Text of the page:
Now recall the many heresies and rebellions by which millennials alienated Gen Xers and boomers at the stage that zoomers are at now. Millennials complained about “unfulfilling” work and reassessed traditional values around home ownership, marriage, and children. Millennials even relocated the capital of hip-hop from New York City to Atlanta so they could spend a couple of decades producing music which proved incomprehensible and infuriating to boomers and Gen Xers. What’s the closest zoomers have come to wrong-footing millennials? JoJo Siwa? The word “cheugy”? White girls dressing like Kid Rock and Juelz Santana?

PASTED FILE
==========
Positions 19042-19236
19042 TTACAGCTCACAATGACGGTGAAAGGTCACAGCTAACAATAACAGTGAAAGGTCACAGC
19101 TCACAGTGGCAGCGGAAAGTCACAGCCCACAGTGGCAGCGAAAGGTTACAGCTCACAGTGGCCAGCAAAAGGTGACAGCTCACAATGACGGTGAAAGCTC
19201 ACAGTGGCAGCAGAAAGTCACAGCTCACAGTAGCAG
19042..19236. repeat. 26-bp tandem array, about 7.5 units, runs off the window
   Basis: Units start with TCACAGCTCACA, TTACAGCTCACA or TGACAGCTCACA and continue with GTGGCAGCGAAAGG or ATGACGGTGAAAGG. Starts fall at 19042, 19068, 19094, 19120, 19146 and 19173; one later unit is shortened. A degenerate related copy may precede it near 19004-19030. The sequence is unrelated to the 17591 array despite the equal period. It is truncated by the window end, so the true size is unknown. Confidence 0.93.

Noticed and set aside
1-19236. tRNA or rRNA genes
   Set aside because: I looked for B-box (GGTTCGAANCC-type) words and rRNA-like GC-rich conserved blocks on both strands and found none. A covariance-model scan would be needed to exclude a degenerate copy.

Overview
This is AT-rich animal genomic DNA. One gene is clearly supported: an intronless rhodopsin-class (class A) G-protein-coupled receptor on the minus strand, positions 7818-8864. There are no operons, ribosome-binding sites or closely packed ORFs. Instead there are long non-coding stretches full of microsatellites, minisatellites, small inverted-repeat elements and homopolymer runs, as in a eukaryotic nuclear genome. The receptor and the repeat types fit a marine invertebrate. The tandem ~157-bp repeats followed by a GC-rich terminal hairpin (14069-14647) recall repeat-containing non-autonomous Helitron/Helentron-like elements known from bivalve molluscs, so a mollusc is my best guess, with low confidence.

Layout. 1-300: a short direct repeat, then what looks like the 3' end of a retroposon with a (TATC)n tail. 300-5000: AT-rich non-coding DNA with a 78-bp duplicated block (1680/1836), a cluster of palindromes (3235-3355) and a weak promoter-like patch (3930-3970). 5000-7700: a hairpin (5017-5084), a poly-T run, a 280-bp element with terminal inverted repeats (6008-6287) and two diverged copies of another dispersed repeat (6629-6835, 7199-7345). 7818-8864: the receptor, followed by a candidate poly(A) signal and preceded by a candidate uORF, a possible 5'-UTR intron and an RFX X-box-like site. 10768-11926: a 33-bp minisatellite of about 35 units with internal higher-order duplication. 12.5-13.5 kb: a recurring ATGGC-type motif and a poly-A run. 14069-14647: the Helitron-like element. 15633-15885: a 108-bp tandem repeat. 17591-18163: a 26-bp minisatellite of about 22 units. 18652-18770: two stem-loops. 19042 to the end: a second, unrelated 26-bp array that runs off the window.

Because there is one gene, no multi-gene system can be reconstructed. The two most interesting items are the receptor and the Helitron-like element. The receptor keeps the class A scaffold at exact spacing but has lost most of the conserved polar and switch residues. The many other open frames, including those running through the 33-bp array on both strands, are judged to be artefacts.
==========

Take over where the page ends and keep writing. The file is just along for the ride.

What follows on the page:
Millennials and zoomers aren’t forefathers and offspring respectively but rather siblings, one older and one younger, both forged by the internet; both rightly regarded as a single generation with some minor differences of opinion regarding slang, emoji, and hashtags. They’re a young, web-savvy generation forged by the development of a bustling digital monoculture since the turn of the century. And yet the “Greatest Generation,” the “Silent Generation,” “Baby Boomers,” “Gen Xers,” “Millennials,” and now “Zoomers”: these terms cast several demographic cohorts as distinct caricatures, each identified by a variety of political, economic, and technological developments as well as their respective pronouncements in popular culture.